Title

Enhancement in cognitive function recovery by granulocyte-colony stimulating factor in a rodent model of traumatic brain injury

UMMS Affiliation

Department of Psychiatry; Department of Neurology

Date

2-1-2014

Document Type

Article

Medical Subject Headings

Animals; Area Under Curve; Brain Injuries; Cognition Disorders; Disease Models, Animal; Granulocyte Colony-Stimulating Factor; Male; Neuropsychological Tests; Rats; Rats, Wistar; Recovery of Function; Time Factors

Disciplines

Behavioral Neurobiology | Mental and Social Health | Nervous System Diseases | Neurology | Psychiatry | Psychiatry and Psychology

Abstract

Traumatic brain injury (TBI) is characterized by neuronal damage and commonly, secondary cell death, leading to functional and neurological dysfunction. Despite the recent focus of TBI research on developing therapies, affective therapeutic strategies targeting neuronal death associated with TBI remain underexplored. This study explored the efficacy of granulocyte-colony stimulating factor (G-CSF) as an intervention for improving cognitive deficits commonly associated with TBI. Although G-CSF has been studied with histological techniques, to date, its effects on functional outcome remain unknown. To this end, we used a closed head injury (CHI) model in Wistar rats that were randomly assigned to one of four groups (untreated TBI, G-CSF treated TBI, G-CSF treated Control, Control). The treatment groups were administered subcutaneous injections of G-CSF 30 min (120 mug/kg) and 12 h (60 mug/kg) post-trauma. The Morris Water Maze test was used to measure any treatment-associated changes in cognitive deficits observed in TBI animals at days 2-6 post-injury. Our findings demonstrate a significant improvement in cognitive performance in the G-CSF treated TBI animals within a week of injury, compared to untreated TBI, indicative of immediate and beneficial effect of G-CSF on cognitive performance post CHI. Our model suggests that early G-CSF exposure may be a promising therapeutic approach in recovery of cognitive deficits due to TBI.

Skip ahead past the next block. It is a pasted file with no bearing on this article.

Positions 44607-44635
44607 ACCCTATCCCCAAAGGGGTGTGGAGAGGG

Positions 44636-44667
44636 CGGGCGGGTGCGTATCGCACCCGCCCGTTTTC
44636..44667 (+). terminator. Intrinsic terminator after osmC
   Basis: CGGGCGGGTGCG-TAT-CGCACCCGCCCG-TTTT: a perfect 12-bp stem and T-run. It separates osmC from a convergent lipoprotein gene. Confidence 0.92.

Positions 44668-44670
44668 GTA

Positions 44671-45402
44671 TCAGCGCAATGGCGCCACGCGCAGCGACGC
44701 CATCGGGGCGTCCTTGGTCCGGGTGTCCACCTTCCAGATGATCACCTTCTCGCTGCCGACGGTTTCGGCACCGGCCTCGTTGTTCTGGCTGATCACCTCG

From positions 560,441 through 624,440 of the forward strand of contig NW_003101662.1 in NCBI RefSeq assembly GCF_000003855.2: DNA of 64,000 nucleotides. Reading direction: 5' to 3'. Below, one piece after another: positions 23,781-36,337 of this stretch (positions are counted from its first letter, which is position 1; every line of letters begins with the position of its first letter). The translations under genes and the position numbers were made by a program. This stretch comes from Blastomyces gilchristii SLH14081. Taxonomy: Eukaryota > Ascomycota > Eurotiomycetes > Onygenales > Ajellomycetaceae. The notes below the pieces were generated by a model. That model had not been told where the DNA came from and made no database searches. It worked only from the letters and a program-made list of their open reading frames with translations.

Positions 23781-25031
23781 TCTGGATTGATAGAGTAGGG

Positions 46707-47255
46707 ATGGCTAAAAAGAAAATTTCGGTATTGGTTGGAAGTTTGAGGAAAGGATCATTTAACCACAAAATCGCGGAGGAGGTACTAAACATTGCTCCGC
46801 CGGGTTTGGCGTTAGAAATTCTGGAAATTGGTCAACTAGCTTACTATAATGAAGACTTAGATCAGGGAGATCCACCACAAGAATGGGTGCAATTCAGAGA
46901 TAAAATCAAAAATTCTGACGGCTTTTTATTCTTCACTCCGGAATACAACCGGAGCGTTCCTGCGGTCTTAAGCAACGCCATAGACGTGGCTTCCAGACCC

Rights and Permissions

Citation: Behav Brain Res. 2014 Feb 1;259:354-6. doi: 10.1016/j.bbr.2013.11.008. Link to article on publisher's site

Related Resources

Link to Article in PubMed

PubMed ID

24239694